Software Quality Management
The notion of "quality" is not as simple as it may seem. For any engineered product, there are many desired qualities relevant to a particular project. The section explains software quality fundamentals, including the main SQM processes: quality assurance, verification, validation, review, and audit.
Software Quality Fundamentals
The quality of software products can be improved through an iterative process of continuous improvement which requires management control, coordination, and feedback from many concurrent processes: the software life cycle processes; the process of error/defect detection, removal, and prevention; and the quality improvement process.
The theory and concepts behind quality improvement, such as building in quality through the prevention and early detection of errors, continuous improvement, and customer focus, are pertinent to software engineering. These concepts are based on the work of experts in quality who have stated that the quality of a product is directly linked to the quality of the process used to create it.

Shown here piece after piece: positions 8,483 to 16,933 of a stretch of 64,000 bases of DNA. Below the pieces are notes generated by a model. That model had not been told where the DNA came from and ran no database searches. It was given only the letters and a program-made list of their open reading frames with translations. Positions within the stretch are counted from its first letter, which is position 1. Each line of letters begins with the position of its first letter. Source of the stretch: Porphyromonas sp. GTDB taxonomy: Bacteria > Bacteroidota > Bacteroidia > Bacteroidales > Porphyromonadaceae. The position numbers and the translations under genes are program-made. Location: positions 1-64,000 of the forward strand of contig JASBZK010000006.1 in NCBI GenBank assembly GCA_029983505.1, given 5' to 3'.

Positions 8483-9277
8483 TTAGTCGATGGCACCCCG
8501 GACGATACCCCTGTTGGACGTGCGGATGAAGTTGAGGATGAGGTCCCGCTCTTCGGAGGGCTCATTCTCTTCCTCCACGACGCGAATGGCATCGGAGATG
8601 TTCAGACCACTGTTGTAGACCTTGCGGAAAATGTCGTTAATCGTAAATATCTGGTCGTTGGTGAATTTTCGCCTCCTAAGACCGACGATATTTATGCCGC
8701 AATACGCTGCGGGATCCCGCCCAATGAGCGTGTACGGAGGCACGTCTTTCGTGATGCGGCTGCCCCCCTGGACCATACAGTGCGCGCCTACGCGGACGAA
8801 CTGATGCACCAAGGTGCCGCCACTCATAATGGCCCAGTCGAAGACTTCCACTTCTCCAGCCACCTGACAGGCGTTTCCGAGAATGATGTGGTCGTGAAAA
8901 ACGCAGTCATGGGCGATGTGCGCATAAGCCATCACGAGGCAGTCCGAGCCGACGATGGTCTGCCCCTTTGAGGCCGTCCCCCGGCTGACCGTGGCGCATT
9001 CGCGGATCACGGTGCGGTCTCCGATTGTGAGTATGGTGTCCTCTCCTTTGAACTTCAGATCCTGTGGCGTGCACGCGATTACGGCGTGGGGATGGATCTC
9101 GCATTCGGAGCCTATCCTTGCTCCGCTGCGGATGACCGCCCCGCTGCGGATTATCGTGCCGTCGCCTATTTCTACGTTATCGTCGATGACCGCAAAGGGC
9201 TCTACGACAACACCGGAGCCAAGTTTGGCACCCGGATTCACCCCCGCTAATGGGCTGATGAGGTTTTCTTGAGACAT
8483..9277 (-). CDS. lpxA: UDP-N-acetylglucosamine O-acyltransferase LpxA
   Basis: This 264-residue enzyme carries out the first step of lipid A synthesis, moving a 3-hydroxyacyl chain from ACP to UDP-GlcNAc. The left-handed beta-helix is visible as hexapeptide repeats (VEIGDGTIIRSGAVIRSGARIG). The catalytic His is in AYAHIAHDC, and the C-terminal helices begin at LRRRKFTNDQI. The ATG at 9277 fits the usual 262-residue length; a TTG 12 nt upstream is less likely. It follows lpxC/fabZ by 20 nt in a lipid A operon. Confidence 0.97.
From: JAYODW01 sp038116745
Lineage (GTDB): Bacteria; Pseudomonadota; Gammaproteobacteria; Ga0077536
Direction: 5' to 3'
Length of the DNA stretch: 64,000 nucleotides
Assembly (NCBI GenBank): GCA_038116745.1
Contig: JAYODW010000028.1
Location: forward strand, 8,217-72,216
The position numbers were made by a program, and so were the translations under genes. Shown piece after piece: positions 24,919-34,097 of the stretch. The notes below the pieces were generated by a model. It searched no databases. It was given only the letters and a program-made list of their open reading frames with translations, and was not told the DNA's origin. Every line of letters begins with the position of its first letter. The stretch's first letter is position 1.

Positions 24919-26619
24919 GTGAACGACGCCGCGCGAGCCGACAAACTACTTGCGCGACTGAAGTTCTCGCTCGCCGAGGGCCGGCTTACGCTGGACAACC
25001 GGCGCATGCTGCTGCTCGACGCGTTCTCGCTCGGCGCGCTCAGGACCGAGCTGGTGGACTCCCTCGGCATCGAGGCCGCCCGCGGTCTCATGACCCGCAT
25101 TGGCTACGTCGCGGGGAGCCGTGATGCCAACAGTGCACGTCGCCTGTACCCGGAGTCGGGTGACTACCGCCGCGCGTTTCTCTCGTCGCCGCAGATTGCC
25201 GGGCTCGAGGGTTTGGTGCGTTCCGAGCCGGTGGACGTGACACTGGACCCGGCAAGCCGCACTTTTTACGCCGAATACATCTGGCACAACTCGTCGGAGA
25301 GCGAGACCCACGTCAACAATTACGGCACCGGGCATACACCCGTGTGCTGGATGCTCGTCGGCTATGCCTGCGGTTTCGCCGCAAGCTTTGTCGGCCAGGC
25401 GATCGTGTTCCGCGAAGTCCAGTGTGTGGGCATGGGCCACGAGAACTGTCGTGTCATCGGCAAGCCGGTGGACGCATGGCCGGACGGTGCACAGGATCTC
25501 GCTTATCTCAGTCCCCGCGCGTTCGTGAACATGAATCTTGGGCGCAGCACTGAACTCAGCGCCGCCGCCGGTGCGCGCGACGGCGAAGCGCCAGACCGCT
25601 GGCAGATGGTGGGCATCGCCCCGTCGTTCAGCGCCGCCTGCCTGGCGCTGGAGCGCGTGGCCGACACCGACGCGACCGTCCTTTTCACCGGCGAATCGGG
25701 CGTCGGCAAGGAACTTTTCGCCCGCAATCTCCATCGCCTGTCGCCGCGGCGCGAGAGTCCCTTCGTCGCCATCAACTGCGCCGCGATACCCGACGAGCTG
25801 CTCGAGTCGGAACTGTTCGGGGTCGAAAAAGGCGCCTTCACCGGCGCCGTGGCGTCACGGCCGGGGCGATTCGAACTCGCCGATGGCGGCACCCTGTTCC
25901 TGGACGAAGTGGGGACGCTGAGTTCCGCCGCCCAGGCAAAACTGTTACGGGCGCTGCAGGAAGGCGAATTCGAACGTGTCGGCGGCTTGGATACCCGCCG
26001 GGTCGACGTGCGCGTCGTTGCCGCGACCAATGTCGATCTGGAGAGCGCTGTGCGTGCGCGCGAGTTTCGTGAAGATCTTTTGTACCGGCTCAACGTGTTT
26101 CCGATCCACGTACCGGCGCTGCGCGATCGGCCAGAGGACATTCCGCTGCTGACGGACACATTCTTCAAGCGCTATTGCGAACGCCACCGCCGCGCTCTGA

Approaches such as the Total Quality Management (TQM) process of Plan, Do, Check, and Act (PDCA) are tools by which quality objectives can be met. Management sponsorship supports process and product evaluations and the resulting findings. Then, an improvement program is developed identifying detailed actions and improvement projects to be addressed in a feasible time frame. Management support implies that each improvement project has enough resources to achieve the goal defined for it. Management sponsorship must be solicited frequently by implementing proactive communication activities. The involvement of work groups, as well as middle-management support and resources allocated at project level.